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The Top 10 Ways My Parents Screwed Me Up With Poor Parenting Skills

Well, They Tried. They Get an E for Effort.

Parenting fails.

Parenting fails.

Top Ten Ways my Parents Screwed Me Up for Life

Let me state for the record, I love my parents. And, hey, in a lot of ways I understand them—they were a product of their time. For two working-class people who grew up during the depression who never even finished high school, they did all right for themselves.

But, also let me state for the record, holy cow! What were they thinking?

There were some things they did that screwed me up for life. Not that I became a serial killer or anything, but yeah—there are some things a little off about me, some irrational things, and the blame can be traced back directly to my parents.

Let me share with you all the ways my parents screwed me up, but good.

10) They Cut Off Multiple Body Parts

My parents were the worst photographers in the world. You should see my scrapbook. It’s full of pictures that make me look like an amputee. In every single picture, the top of a head is missing, or an arm, or the face or outfit was obscured by a thumb inadvertently placed on the lens.

I know they weren’t professional photographers—but, hell! Hold the camera straight and take your fingers off the lens! Is that too much to ask?

Then there are those rare photos of my whole body— almost every one of these, my eyes are closed and my face is scrunched up. Why? Because they thought that if I faced the sun I’d get better light… then they’d take 5 minutes trying to line up the shot so they wouldn’t cut something off.

I’d be standing there, staring into the sun with an impatient grin plastered on my face. And right on cue, the moment they’d snap the picture would be the moment my tearing eyes couldn’t take it anymore and they’d snap shut. I swear—they had to do that crap on purpose. No one is that bad with a camera, let alone two people in the same household.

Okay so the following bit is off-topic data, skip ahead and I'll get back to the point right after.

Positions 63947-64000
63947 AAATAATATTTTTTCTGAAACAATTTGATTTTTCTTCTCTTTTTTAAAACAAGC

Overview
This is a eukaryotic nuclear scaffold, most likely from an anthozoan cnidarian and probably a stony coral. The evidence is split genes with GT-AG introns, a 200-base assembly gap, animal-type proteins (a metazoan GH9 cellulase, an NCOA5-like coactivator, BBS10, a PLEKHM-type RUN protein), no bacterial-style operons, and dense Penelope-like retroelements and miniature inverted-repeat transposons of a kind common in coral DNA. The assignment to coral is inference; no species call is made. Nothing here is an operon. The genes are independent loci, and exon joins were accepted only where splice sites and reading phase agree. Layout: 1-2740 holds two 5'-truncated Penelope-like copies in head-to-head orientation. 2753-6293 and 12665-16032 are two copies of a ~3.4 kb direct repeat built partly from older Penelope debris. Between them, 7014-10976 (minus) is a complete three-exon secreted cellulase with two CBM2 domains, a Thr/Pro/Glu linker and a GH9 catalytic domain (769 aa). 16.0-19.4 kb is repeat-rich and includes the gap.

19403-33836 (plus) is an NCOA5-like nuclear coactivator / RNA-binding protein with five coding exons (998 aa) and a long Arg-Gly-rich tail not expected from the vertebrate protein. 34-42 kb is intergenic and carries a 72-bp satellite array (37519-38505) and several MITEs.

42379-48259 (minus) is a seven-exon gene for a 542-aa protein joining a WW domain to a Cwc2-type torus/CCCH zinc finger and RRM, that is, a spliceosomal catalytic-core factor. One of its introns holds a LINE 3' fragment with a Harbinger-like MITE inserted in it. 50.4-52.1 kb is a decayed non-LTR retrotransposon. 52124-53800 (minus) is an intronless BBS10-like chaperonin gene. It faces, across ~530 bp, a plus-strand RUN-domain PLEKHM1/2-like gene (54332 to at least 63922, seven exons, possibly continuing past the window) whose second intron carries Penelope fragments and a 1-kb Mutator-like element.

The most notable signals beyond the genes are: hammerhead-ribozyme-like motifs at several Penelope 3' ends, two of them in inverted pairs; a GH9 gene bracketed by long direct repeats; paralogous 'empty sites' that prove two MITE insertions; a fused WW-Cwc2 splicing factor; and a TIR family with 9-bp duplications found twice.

Ahhh... Memories.

Just like dad used to take 'em.

Just like dad used to take 'em.

9) They Burned Me on a Regular Basis

During summer times in my childhood, I had two looks: boiled lobster and extra crispy.

My parents were firm believers that kids were to be out playing from morning until night—unfortunately, they were not such firm believers in sunscreen. Talk about family photos—you can always tell when they were taken in the summer. Not by my outfit, but because my face, shoulders and arms (or whatever parts actually made it into the photos). I glowed in the dark. I looked like a danger sign on the highway every August.

When I was about 15 I heard of this thing called sunscreen. I approached my mom about this ingenious invention, and she waved her hand in the air. “Oh yeah. I’ve heard of that stuff. Who needs it? Just put on some baby oil.”

8) They Sent Some Mixed Messages

A lot of common parenting tactics in the 70s left much to be desired. My parent’s (actually, come to think of it, it was my whole family—aunts, uncles, grandparents, older cousins even) favorite deterrent to bad behavior was threats. Like tpoliticians, they felt fear tactics worked. They just never made the connection between these fear tactics and the fact that I was a shy, skittish, kid who was scared of my own shadow. My behavior baffled them.

Allow me to explain. If you tried to touch something dirty, my parents would say, “You better put that down, or you’re going to have to go to the doctors and get a needle. Uh-oh... you're gonna have to get needles! Hurry! Put it down!”

Yes, they laid it on thick.

When it was time to go to the doctors, I’d hide. They thought I was being silly. When I had to actually get shots, I’d freak out right there in the office, scream bloody murder and try to run away. My parents genuinely couldn't understand why I made such a fuss.

If you were being noisy and rambunctious, “Stop, stop, stop!” they’d warn in a hushed, frantic whisper. “The Man is coming! Stop!”

To this day, I don’t know who ‘The Man’ is; but when I was a kid I wasn't taking any chances. I was afraid to talk to men.

“Mackenzie, don’t you want to come out and say hello to daddy’s boss?” They’d ask, baffled, as I cowered behind the sofa. I’m sure they would have loved for me to come out, shake hands and impress the guy with a, “How do you do, Mr. So and So…”— but, he might be The Man, and I wasn't taking any chances.